Technology promises to revolutionize government procurement. Jim Passier, procurement manager for the State of Connecticut says, "I could order file folders, food, toilet paper and a motor without leaving the system."3 Governments can realize a variety of benefits including:

Table 1. Electronic Transactions Reduce Costs

  Airline Tickets Banking Bill Payment Life Insurance Software Distribution
Traditional $8 $1.08 $2.22-$3.32 $400-$700 $15
Telephone n/a $.54 n/a n/a $5
Internet $1 $.13 $.65-$1.10 $200-$350 $.20-$.50
Savings % 87 89 67-71 50 97-99

Source: Ciaran Ryan, "The Land of the (Nearly) Free," Government Technology E-Commerce Supplement, August 1999, p. 19.

Cost Savings

  • Easier cost comparison among bidders, catalogues, etc. These cost comparisons promote lowest-bidder acceptance and quality-control across suppliers. Reduced uses of paper, postage, printing, and copying will save tremendous amounts of money.
  • Just-in-time procurement. Gone are the days of the mule train and costly warehousing. Technology enables procurement to occur more often—delivery overnight, or within days in most cases. This practice is more effective and cost-efficient. Expensive warehousing costs (i.e. staff and space) can be avoided with e-procurement.
  • Reduction of off-contract buying. Many employees purchase goods off contract, not realizing the savings that have been negotiated in the contracts because of the process necessary to procure the goods. E-procurement will reduce the incentive for employees to engage in off-contract buying because the transaction costs of purchasing under the contract will fall.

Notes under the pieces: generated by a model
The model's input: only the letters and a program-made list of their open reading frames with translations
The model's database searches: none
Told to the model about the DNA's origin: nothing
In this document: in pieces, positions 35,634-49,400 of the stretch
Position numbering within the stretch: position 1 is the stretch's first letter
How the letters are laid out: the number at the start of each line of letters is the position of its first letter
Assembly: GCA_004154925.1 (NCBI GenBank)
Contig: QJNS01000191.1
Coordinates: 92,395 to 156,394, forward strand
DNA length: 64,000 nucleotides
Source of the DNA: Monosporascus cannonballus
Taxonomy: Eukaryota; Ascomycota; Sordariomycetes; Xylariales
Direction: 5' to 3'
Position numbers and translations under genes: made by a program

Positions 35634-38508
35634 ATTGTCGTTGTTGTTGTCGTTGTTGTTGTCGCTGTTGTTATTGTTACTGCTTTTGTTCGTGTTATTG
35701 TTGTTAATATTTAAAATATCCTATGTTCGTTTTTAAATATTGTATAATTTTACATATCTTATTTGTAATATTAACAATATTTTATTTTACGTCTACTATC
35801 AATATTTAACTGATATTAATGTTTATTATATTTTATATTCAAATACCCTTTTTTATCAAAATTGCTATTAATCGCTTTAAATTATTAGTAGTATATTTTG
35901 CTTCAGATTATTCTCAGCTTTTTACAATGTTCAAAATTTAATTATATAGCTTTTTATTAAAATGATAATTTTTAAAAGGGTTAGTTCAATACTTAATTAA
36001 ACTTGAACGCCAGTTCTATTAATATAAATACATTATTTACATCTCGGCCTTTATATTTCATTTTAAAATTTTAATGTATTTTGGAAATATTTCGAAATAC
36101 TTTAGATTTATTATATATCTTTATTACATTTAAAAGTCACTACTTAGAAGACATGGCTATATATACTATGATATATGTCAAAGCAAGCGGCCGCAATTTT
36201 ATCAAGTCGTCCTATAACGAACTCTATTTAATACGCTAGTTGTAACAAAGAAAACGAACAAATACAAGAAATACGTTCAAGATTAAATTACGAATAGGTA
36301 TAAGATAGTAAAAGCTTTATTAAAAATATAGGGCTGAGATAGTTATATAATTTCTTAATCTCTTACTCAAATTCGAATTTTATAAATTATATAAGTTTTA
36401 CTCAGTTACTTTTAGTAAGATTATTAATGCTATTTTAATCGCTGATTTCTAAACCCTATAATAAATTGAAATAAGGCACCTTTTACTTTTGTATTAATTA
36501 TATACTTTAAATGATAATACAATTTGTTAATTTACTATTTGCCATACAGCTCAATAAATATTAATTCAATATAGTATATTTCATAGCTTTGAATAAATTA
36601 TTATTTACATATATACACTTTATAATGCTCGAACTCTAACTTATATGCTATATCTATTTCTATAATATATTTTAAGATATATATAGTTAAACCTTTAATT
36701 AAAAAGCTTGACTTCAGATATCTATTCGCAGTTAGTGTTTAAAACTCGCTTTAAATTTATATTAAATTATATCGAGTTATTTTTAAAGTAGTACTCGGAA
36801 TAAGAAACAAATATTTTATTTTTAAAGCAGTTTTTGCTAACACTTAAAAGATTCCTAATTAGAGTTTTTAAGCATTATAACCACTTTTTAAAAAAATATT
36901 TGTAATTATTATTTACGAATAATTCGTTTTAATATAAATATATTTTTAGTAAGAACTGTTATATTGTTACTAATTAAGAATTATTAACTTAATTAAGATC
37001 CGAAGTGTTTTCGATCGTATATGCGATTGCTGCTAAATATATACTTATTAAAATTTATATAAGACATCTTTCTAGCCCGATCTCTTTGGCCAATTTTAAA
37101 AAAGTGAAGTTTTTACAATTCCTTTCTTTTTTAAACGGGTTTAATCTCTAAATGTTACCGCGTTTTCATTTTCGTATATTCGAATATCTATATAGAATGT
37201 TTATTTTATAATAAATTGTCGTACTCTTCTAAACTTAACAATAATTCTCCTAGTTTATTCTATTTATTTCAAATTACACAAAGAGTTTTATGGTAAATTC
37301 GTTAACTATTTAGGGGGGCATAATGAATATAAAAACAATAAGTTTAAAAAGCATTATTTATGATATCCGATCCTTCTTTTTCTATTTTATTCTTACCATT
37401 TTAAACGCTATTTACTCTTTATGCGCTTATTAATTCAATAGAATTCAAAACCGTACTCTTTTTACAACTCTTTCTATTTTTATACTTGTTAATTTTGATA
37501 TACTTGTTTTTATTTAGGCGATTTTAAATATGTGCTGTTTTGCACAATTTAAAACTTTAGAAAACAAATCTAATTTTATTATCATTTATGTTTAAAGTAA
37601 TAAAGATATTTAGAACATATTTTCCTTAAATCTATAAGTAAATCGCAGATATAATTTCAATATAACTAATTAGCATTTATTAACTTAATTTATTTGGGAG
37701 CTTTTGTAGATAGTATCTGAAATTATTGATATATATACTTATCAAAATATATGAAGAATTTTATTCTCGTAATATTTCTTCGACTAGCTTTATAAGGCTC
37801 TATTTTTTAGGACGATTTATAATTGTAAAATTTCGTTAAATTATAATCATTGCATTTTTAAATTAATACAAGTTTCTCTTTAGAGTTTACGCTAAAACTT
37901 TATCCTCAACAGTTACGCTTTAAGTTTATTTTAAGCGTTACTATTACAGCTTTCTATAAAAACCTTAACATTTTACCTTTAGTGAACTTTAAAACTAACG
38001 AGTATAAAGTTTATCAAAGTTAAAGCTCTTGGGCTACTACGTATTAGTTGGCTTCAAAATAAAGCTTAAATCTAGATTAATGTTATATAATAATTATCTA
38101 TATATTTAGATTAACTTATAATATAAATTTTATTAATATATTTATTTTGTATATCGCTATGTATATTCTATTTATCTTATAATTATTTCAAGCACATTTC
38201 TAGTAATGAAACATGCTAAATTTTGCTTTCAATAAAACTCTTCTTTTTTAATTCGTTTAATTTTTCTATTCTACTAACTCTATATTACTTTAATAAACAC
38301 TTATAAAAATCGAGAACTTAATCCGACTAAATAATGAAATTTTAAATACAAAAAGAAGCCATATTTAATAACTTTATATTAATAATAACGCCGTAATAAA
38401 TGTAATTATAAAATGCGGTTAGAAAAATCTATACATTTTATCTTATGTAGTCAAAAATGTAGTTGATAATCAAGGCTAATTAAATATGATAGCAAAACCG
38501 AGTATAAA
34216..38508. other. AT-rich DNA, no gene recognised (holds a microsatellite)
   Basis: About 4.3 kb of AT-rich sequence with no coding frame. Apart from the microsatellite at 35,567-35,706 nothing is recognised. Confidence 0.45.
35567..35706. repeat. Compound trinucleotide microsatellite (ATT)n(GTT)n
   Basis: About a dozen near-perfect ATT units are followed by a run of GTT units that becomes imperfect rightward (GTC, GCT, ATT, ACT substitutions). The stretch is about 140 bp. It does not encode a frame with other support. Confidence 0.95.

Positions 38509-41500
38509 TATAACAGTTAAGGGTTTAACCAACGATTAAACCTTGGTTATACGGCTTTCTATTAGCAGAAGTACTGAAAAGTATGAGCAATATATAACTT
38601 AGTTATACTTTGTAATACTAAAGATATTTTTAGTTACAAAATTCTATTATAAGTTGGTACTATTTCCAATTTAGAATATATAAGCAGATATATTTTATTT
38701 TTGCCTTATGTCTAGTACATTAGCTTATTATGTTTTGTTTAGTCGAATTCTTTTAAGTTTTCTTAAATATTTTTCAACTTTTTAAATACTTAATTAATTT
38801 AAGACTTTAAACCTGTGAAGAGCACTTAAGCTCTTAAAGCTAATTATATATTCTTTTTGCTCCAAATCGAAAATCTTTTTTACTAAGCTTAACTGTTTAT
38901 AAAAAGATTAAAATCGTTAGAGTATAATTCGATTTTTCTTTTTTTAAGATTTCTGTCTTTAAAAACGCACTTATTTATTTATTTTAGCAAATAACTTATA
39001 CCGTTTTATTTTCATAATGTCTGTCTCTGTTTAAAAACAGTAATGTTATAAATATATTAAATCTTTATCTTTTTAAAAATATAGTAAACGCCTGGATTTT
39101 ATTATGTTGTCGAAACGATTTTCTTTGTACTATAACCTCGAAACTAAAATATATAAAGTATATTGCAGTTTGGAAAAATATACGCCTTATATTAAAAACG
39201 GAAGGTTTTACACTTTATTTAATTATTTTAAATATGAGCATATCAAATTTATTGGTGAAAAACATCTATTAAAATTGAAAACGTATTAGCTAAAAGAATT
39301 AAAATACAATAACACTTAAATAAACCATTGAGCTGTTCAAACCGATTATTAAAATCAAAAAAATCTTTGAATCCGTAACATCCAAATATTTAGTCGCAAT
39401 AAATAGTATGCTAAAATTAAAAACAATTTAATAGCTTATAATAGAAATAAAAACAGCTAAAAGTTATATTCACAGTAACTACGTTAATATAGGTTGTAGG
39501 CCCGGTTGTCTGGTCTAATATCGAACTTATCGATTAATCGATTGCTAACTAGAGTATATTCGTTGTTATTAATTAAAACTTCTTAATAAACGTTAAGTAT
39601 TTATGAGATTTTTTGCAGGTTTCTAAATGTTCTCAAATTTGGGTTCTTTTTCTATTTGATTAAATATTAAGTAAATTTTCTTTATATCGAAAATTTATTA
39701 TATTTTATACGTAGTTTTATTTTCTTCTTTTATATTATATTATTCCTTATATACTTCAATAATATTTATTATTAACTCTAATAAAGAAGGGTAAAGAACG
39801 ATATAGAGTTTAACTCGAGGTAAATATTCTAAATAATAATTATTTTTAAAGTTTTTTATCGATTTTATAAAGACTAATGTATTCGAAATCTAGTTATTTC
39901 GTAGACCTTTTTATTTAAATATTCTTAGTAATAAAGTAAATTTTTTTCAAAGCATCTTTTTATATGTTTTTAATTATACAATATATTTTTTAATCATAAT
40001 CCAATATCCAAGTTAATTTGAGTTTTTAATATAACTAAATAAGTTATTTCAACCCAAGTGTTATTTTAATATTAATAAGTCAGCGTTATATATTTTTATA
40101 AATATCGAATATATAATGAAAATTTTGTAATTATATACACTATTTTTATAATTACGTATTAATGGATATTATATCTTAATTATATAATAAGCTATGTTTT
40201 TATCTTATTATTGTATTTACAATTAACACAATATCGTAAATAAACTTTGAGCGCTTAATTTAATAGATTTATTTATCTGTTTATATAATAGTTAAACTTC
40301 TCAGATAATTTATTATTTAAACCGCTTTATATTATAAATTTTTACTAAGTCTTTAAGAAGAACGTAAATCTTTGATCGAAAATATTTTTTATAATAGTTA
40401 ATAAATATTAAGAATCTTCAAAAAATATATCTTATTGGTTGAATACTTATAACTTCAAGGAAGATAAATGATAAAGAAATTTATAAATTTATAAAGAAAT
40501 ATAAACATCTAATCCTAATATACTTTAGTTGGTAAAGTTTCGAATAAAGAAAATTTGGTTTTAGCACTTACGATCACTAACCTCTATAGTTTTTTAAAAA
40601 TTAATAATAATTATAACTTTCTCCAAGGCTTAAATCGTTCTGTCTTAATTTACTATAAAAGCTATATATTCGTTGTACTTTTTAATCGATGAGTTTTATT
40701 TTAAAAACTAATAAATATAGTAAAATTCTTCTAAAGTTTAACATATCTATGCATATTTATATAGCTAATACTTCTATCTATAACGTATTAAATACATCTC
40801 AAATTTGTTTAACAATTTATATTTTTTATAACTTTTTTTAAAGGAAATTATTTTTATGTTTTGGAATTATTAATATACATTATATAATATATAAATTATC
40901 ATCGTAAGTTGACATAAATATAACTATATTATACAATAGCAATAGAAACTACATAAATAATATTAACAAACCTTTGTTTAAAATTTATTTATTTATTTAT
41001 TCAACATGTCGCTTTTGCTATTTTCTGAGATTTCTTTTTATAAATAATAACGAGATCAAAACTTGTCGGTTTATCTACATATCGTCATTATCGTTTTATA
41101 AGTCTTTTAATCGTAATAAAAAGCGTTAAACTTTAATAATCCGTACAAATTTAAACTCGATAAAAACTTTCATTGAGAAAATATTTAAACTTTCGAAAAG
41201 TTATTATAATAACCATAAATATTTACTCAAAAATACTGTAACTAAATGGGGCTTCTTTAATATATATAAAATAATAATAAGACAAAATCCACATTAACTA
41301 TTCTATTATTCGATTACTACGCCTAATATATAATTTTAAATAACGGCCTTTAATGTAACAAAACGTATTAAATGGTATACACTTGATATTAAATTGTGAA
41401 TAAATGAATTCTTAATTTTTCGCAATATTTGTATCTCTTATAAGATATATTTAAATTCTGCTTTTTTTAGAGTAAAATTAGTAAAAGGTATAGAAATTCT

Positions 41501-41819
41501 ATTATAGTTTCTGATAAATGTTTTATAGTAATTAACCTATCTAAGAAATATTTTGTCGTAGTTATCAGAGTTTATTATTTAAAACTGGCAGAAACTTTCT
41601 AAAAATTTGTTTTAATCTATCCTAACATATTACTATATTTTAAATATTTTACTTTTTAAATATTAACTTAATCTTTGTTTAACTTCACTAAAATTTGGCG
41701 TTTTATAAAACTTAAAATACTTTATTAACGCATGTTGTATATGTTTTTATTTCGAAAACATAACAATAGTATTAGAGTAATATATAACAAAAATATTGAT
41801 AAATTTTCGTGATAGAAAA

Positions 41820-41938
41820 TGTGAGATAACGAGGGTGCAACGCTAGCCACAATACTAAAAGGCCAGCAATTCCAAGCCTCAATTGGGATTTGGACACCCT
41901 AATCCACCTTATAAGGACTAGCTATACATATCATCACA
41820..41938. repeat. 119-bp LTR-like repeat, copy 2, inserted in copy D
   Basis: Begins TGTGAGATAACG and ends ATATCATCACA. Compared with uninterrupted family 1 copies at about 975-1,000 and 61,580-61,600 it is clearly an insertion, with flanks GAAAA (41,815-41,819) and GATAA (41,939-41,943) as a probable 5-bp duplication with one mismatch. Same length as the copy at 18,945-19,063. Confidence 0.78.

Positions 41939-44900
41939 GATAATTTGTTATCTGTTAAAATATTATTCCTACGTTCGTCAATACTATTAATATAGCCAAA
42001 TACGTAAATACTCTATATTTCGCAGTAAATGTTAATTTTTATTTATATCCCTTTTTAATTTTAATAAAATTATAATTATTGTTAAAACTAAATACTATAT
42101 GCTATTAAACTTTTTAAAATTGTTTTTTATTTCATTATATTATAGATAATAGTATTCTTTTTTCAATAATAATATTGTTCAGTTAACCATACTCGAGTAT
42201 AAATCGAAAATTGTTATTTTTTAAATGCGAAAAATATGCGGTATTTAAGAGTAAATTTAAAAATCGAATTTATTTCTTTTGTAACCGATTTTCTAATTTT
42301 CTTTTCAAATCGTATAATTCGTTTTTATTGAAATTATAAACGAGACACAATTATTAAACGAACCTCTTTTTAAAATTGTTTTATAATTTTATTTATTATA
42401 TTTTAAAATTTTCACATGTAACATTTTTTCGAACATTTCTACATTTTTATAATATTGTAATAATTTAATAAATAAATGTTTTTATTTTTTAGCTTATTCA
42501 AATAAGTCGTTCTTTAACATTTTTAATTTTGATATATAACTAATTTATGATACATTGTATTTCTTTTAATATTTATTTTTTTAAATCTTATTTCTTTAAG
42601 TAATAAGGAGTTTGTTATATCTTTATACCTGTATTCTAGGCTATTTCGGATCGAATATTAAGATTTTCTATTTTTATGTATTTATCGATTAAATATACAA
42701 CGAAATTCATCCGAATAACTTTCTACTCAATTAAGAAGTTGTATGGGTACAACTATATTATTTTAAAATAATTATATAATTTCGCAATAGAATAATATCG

• Bulk or "warehouse" purchasing. One of the most promising benefits of e-procurement comes with government agency procurement collaboration. Governments can easily join together to purchase goods, enhancing their ability to negotiate lower prices from vendors, thereby cutting costs. Much like consumer warehouse clubs, per-unit cost decreases as quantity increases. Teaming up drives down costs and saves money. Technology makes it possible for cooperative agreements across city, county, or even state lines.

Increased Competition and Access

  • Wider "market" participation. Governments traditionally only advertise bids in local papers, necessarily limiting the number of potential bidders. The Internet is limitless—agencies can reach more bidders, resulting in more competition and lower costs.
  • Greater Access. The Internet is always open. Vendors would have access to government bid information at their convenience, expanding the reach of government to new vendors and participants. Greater access would lead to further competition among vendors, driving costs down even further.

Administrative Savings

  • Faster transactions. Traditional paper purchase order systems are plagued with delays. E-procurement allows purchases to be conducted almost instantaneously once authorization is granted.
  • Paperwork reduction. By removing the need for multiple forms, staff time is freed up, increasing overall institutional efficiency.
  • Easier management of purchasing and costs. The details of each procurement decision will be at the manager’s fingertips on the computer, allowing the manager to examine total expenditures quickly and efficiently, rather than filed away in paper form.

Enhanced Accountability